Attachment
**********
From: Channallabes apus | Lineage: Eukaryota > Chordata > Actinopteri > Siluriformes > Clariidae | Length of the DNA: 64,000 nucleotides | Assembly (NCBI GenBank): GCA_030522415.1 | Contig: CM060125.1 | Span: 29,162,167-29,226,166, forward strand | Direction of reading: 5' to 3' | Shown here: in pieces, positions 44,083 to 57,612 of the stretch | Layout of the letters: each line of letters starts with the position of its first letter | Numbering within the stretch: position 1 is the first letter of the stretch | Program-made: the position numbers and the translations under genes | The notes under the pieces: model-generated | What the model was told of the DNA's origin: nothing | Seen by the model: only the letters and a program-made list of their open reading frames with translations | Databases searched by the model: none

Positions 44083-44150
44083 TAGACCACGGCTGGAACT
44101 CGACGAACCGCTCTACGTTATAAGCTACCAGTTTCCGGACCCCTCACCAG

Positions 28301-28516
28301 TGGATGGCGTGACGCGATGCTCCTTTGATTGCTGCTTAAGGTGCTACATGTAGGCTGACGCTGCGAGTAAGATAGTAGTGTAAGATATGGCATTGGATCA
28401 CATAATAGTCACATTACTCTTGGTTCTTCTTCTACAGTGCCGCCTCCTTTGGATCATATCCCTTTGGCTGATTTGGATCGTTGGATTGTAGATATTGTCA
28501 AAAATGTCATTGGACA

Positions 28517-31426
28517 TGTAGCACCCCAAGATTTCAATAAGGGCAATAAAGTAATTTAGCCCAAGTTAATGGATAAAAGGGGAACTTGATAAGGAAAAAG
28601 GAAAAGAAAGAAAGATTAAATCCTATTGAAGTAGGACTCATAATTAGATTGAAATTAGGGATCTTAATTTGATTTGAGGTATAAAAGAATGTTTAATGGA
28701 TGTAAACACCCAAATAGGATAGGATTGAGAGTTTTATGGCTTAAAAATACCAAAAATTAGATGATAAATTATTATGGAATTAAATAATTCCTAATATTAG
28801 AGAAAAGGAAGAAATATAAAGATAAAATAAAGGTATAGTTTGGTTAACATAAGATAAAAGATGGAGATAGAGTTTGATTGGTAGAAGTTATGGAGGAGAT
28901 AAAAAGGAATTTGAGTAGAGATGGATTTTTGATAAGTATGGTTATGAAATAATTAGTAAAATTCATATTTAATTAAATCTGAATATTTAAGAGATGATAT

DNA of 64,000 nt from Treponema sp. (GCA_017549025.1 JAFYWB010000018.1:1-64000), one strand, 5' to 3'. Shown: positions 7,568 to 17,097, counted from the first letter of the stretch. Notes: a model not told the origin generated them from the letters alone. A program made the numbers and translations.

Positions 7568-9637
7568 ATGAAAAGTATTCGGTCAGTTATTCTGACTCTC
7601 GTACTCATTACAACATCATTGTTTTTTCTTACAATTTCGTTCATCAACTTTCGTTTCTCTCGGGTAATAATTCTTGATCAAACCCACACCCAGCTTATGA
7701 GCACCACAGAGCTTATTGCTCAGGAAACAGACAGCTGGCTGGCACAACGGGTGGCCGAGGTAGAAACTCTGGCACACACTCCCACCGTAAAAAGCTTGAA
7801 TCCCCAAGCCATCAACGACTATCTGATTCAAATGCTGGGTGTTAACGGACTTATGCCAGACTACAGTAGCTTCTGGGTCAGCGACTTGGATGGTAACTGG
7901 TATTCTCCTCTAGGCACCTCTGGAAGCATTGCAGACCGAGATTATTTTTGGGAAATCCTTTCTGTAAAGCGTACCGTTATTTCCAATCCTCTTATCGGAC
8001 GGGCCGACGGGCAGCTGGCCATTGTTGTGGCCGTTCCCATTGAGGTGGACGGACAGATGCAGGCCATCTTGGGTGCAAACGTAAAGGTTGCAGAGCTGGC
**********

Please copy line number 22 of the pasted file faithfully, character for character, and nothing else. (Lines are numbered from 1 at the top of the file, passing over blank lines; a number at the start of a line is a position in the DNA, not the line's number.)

8001 GGGCCGACGGGCAGCTGGCCATTGTTGTGGCCGTTCCCATTGAGGTGGACGGACAGATGCAGGCCATCTTGGGTGCAAACGTAAAGGTTGCAGAGCTGGC